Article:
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Dehydration – Signs, Symptoms, and Prevention

What is Dehydration?

Dehydration is excessive loss of fluid from the body. Also known as water loss

This happens when our bodies are not consuming enough water or fluids to account for the water that is lost.

Common causes of dehydration are as follows:

Vomiting and diarrhea (especially in infants and children)

Medications that cause increased urine output (ie: diuretics)

Excessive sweating with prolonged exercise or exertion

Decreased water intake


Exposure to heat (ie: Elevated temperature in Summer time)

Signs of Dehydration:

Dehydration can occur in people of any age. Younger children and infants may not be able to recognize or verbalize when they are thirsty. It is important to be aware of the various symptoms that may be exhibited with dehydration. When any human feels the thirsty sensation they are already dehydrated. The following are common signs of dehydration to be aware of for both adults and children:


Muscle Tiredness or Fatigue

Decreased Cognitive Processing ( ie: hard to concentrate or process information)


Confused or lacking awareness

Thirst sensation

Less urinating and dark colored urine

Dry mouth


Easily Irritable

In infants the soft spot at the top of the skull becomes sunken in

Crying without tears

Less urination ( in infants no wet diaper for 3 hours)

Mouth and tongue appear dry

Cheeks and eyes appear sunken

Prevention of Dehydration:

When you feel thirsty your body is already dehydrated. It is important to remember to drink water throughout the day even when you do not think you need it. Some tips to help keep optimal hydration are as follows:

  • Try to drink 64 ounces of water a day.

  • Drink from a refillable water bottle or glass so you can keep track of the amount you are consuming, while at work or at home

  • If water is not palatable to you attempt to make it taste better, add lemon or flavoring to your liking.

  • Eat your water. Some suggestions would be to eat apples, cantaloupe, tomatoes, oranges, watermelon, carrots, celery, and cucumbers.

  • Start your day with a glass of water before your coffee, this will replace the fluid lost through the night

  • Avoid alcohol drinks, they will increase your output

  • Avoid caffeine (ie: caffeinated pop, tea, coffee) caffeine is a diuretic and your body will urinate more and increase output of fluids.

  • Avoid doing work or strenuous activity at the hottest times of the day

  • Take breaks from the heat of summer, do a task, then retreat to air conditioning

  • drink fluids, then return to the task at hand.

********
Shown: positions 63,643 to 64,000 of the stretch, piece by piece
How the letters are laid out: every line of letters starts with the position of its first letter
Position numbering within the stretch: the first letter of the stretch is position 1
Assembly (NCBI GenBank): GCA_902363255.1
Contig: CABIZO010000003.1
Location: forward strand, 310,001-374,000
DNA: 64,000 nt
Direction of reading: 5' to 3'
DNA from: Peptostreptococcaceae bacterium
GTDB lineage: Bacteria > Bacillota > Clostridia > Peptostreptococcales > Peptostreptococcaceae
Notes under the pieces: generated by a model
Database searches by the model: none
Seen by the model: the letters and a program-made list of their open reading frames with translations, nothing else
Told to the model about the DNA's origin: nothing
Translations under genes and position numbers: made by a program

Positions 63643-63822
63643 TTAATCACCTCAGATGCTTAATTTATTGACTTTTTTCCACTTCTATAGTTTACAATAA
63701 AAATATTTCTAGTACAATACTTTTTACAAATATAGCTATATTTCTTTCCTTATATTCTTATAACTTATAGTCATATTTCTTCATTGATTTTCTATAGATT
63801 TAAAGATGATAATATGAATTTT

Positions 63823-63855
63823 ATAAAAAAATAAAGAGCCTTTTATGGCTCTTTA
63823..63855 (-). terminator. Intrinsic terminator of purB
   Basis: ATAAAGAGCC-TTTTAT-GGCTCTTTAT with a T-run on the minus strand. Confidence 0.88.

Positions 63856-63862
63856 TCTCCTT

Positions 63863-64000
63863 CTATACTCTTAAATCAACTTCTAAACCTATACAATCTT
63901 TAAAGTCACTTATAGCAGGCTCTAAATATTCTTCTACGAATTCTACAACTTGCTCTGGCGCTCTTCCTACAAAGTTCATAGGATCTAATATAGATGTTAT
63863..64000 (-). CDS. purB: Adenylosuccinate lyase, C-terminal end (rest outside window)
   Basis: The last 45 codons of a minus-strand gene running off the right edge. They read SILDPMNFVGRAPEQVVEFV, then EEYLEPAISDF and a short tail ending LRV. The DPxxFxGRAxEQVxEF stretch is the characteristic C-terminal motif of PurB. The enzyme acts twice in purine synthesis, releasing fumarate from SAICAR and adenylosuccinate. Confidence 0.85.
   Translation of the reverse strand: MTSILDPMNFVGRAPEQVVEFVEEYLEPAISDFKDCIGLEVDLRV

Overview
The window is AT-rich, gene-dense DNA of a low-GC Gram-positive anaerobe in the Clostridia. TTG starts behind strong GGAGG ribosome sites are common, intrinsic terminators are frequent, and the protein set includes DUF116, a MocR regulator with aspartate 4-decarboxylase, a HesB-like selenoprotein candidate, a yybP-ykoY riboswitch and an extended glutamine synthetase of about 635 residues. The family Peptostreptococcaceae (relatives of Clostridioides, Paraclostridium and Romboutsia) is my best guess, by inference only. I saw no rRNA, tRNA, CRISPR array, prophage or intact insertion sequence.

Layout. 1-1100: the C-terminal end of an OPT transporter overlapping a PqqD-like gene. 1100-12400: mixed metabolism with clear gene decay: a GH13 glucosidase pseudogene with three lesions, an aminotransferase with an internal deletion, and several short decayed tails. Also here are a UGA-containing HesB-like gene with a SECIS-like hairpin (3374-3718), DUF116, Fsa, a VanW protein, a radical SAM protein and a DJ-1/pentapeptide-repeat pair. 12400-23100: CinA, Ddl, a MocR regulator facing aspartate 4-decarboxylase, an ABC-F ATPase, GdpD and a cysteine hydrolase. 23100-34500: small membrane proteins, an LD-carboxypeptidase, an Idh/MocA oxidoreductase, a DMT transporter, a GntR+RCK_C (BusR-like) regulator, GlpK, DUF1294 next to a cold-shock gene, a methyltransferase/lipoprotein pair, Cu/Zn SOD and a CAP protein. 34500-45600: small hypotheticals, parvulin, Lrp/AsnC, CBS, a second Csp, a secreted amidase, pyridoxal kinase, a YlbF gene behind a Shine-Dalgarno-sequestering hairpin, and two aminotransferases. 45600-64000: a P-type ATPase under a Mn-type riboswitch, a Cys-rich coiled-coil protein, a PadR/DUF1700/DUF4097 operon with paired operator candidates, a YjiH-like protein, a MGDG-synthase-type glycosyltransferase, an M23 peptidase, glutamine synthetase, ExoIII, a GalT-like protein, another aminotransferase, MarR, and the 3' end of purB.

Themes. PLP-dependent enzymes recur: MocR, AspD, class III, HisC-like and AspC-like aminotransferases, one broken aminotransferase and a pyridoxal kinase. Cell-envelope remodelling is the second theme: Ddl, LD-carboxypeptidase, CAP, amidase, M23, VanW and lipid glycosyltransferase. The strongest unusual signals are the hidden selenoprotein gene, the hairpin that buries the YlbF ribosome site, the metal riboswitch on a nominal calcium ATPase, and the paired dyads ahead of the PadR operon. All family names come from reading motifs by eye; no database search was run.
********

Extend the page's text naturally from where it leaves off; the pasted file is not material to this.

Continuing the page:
• Avoid if possible activities during afternoon at hottest point of the day

  • Use a hose to cool off while doing tasks outside in the heat.

In summation, excessive heat exposure can cause dehydration, which in turn can cause dangerous conditions (ie: heat exhaustion, and heat stroke) It is important that we pay attention to our bodies signals and stay hydrated, especially during the summer months.




Stay safe,  have a great summer!

Thanks to Michelle & Jonathan for Launching this program.

Please see links below for previous articles:

Blood Pressure


Fighting Germs

Corona Virus Preparedness

Coping with Anxiety and Depression

Dehydration - Signs, Symptoms and Prevention


The United Church of Christ (UCC) is a distinct and diverse community of Christians that come together as one church to join faith and action.  With over 5,000 churches and nearly one million members across the U.S., the UCC serves God in the co-creation of a just and sustainable world.  The UCC is a church of firsts, a church of extravagant welcome, and a church where "…they may all be one" (John 17:21).

The Church of Firsts

Since 1957, the United Church of Christ has been the church of firsts, weaving God’s message of hope and extravagant welcome with action for justice and peace. Together, we live out our faith in ways that effect change in our communities.  The UCC's many "firsts" mean that we have inherited a tradition of acting upon the demands of our faith.  When we read in Galatians: "There is no longer Jew or Greek, there is no longer slave or free, there is no longer male and female; for all of you are one in Christ Jesus"—a demand is made upon us. And so we were the first historically white denomination to ordain an African-American, the first to ordain a woman, the first to ordain an openly gay man, and the first Christian church to affirm the right of same-gender couples to marry. We were in the forefront of the anti-slavery movement and the Civil Rights movement.  Our response to the demands of our faith is woven into the history of our country.

A Church of Extravagant Welcome

Today, we continue to change lives throughout the world. We work alongside more than 200 mission partners. We labor ceaselessly to fight injustice, in the United States and abroad. We instill our vision into our youth and young adults, forging leaders who will imagine new dreams. And we sustain and develop church leaders, pastors, and our local churches to live their faith in exciting new ways.  We believe in a God that is still speaking​, a God that is all-loving and inclusive.  We are a church that welcomes and accepts everyone as they are, where your mind is nourished as much as your soul.

We are a church where Jesus the healer meets Jesus the revolutionary, and where together, we grow a just and peaceful world.



Rev. Meg Wilson (Pastor)

Sue Robinson (Administrative assistant)

Board of Trustess

Nancy Burnham (President)

Rick Cole (Vice President)

Donna Canu (Secretary)

Norm Nenninger (Treasurer)

Janet Dolland

Kirk Schoenherr

Ida Eckert

Steve Nielson

Linda Parsons

Linda Rehm

Lori Sarnowski

Jim Wilson

Sunday School

Pam Flaherty (Superintendent)

Music Ministry

Deborah Frontczak (Music Director)

Denise Kildea (Accompanist)

Patrick Baker (Organist)